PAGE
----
Businessman of the Year Robert Yap dreams of drones that can fly among thousands of stacked pallets to count inventory and robots transporting goods from place to place.
Dr Yap, executive chairman of logistics firm YCH Group, told The Straits Times: "When I entered, it was not a sexy business. It was a lorry transportation company dealing with gangster drivers.
"I was forced into it, so I thought, why not transform it into something I love? And IT was my love."
With the personal computer revolution under way in the 1980s, Dr Yap, who was named Businessman of the Year for transforming YCH from a family business to a logistics company with warehouses across the Asia-Pacific, sought to incorporate technology as the firm transitioned to an integrated logistics company.
He wrote its very first warehouse management system software and crunched data that told customers how to optimise their businesses.
YCH now invests 3 to 5 per cent of its revenue in technological developments every year.
Dr Yap's passion for technology is made manifest in Supply Chain City, the new $200 million flagship headquarters in Jurong that will be operational come July.
The development includes the world's first Fusionaris, a combination of an automated storage and retrieval system with ramp-up warehousing, and research and training facilities.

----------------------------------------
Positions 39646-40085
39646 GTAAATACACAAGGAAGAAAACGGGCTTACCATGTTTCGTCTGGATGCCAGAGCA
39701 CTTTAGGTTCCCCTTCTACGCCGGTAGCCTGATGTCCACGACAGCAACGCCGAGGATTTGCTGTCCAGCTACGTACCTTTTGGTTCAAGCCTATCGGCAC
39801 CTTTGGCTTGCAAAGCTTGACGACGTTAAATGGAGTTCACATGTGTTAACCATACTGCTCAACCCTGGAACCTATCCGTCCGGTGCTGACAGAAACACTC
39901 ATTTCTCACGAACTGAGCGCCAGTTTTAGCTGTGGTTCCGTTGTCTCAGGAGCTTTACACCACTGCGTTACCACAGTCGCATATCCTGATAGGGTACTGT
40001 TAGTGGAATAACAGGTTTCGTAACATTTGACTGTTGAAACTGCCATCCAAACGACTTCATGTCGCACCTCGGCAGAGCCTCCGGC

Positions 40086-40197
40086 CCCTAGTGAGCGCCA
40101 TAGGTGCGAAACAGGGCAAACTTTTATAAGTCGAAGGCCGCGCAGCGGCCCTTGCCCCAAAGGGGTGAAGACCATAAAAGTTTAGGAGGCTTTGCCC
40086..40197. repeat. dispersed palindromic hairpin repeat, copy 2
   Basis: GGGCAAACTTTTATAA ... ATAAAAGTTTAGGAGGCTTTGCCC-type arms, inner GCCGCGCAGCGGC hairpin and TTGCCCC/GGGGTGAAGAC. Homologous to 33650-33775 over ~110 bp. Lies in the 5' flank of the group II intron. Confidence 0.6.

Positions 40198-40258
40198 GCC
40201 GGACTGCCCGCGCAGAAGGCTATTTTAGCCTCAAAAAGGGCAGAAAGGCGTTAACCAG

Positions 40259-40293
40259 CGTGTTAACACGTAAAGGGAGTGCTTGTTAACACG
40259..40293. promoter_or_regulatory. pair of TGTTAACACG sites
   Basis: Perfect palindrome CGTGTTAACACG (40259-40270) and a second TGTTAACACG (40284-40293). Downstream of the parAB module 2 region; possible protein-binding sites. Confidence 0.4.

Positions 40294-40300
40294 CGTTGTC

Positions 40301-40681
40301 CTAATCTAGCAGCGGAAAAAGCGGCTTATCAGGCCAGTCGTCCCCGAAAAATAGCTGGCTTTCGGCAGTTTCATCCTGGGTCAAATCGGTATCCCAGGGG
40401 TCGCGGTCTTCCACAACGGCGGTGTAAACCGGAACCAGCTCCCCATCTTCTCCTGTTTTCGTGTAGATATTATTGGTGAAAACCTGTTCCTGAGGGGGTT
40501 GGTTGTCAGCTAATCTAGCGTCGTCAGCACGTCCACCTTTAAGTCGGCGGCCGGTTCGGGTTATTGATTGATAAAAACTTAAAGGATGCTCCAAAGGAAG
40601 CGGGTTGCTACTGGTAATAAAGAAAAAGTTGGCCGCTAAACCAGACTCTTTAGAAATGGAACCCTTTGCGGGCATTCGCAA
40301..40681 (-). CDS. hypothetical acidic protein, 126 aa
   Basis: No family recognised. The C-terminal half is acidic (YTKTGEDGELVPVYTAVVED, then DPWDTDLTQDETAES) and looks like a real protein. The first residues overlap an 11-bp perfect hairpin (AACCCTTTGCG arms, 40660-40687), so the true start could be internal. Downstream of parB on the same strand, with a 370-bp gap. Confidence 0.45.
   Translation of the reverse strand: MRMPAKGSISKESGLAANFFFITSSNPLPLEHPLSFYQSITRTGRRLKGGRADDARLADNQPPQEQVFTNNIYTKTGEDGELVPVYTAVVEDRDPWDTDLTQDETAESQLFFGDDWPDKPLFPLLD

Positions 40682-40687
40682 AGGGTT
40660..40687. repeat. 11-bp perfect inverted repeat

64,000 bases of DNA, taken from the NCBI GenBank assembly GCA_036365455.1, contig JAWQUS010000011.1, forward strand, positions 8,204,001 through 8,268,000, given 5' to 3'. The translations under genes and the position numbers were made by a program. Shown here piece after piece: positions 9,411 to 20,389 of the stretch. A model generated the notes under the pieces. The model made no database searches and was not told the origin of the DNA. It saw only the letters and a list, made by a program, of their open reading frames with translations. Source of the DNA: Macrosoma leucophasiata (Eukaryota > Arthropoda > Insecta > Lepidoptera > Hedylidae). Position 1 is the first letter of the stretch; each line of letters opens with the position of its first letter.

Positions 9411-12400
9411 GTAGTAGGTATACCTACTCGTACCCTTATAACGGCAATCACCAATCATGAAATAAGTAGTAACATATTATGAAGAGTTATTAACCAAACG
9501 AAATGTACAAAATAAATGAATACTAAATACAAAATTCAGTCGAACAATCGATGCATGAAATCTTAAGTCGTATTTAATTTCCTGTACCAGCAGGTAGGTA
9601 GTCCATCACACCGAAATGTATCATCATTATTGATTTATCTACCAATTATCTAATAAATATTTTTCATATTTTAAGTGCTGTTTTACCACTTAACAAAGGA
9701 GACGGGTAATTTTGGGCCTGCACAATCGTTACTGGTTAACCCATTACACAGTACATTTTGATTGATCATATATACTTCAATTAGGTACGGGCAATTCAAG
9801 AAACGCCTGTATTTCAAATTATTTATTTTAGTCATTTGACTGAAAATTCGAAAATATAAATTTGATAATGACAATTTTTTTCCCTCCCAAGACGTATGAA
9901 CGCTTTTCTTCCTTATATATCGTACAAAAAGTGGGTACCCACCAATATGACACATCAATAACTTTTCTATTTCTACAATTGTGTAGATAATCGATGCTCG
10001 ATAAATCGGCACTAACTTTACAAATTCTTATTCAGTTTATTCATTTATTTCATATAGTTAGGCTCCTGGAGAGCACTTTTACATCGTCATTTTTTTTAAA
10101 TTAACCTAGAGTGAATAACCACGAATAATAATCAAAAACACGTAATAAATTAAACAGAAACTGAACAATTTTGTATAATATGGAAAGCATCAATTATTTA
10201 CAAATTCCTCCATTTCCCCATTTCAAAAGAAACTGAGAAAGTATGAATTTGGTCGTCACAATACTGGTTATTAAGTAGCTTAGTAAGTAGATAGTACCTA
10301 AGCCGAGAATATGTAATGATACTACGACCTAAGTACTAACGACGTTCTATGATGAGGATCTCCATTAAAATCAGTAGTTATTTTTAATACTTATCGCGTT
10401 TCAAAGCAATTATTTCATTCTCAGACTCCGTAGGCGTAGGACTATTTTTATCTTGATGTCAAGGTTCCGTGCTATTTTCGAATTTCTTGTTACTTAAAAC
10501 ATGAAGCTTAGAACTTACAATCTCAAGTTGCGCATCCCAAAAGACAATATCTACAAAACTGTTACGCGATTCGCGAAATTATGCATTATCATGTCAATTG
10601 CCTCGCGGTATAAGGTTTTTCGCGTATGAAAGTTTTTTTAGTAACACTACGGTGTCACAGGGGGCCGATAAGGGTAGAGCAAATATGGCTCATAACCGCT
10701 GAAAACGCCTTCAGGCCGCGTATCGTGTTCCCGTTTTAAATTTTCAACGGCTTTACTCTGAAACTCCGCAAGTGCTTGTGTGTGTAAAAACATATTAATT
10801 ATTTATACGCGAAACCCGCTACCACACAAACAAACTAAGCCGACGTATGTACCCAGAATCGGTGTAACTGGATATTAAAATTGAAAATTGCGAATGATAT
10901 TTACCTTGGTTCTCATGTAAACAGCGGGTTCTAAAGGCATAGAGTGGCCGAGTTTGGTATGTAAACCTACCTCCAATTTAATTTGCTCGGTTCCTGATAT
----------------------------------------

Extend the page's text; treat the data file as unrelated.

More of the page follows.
Its warehouse will tap on radio-frequency identification technology, Wi-Fi and even drones to check and count inventory. "We're saving manpower from doing boring things," noted Dr Yap.
The staff will now optimise and manage inventory for their clients instead of just counting it. "And when people learn more and get more productive, they are also paid more."
In line with this, the company has an industry training centre in the works. "Logistics is a sunrise industry, what with e-commerce growing so fast today," said Dr Yap, who took over his family business in 1977.
The training centre will take in both students and those keen on switching to a career in the logistics industry. Dr Yap hopes to keep YCH's "family enterprise" culture going, even as the company looks to grow internationally.
Long-time employee and general manager Noormah Othman noted: "You don't have to be a Yap, he treats you like family".
Ms Noormah said that at management meetings she would be the only Muslim out of some 20 people, yet Dr Yap would never fail to cater halal food.
"He's that kind of boss," she said.